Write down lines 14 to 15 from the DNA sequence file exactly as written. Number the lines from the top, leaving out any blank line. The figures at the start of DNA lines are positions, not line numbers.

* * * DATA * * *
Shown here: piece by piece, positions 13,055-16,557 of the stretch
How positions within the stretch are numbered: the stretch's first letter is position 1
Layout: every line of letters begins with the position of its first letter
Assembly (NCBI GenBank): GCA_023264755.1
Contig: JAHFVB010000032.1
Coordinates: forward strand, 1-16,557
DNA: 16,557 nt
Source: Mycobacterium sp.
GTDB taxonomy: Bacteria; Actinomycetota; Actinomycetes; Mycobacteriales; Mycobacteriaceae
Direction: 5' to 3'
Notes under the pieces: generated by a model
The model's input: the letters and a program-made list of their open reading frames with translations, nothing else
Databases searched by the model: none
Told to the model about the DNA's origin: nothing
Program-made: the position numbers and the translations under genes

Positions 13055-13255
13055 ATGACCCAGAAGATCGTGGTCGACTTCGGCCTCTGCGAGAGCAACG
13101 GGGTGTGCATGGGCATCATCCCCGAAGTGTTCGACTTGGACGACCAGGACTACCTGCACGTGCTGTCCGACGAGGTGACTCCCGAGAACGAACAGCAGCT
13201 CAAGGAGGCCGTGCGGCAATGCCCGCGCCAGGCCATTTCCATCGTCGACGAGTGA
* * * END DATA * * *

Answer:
Told to the model about the DNA's origin: nothing
Program-made: the position numbers and the translations under genes